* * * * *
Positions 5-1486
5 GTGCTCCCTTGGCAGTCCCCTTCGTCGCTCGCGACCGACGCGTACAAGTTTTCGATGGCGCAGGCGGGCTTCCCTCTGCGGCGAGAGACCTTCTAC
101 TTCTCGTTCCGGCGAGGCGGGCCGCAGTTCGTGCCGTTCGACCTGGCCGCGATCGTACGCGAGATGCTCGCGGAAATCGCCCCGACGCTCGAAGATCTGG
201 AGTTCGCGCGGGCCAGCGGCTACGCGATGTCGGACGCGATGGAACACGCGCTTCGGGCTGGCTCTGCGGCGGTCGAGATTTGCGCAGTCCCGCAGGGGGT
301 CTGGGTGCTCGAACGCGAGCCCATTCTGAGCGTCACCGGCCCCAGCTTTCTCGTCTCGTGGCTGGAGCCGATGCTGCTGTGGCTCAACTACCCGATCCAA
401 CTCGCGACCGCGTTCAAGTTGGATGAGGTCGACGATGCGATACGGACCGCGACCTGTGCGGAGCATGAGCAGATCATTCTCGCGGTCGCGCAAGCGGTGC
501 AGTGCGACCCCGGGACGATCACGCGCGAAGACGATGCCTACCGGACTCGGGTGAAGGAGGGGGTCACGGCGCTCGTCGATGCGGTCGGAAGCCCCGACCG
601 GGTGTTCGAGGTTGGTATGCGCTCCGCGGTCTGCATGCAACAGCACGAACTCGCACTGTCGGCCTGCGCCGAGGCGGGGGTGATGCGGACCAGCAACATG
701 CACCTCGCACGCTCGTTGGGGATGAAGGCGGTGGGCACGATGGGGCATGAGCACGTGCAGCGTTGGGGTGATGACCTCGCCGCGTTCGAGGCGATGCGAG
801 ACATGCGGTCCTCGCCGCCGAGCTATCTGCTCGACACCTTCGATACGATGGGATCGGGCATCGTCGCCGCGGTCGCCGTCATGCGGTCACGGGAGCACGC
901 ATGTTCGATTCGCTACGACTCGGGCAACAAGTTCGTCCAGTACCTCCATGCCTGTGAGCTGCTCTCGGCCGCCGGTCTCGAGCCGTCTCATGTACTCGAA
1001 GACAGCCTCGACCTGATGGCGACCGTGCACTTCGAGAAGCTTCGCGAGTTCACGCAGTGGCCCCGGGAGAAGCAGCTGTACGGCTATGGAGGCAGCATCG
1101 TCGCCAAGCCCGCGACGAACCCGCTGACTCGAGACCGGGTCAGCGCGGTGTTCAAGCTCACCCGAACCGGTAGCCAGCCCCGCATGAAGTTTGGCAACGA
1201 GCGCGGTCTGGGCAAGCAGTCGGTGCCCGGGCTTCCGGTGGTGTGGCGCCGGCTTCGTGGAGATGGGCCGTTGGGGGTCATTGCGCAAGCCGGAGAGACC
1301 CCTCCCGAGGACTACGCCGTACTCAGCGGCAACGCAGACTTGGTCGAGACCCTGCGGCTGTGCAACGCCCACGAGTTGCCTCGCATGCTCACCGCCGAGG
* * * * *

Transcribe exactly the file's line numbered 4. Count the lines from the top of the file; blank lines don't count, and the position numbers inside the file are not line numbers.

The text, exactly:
201 AGTTCGCGCGGGCCAGCGGCTACGCGATGTCGGACGCGATGGAACACGCGCTTCGGGCTGGCTCTGCGGCGGTCGAGATTTGCGCAGTCCCGCAGGGGGT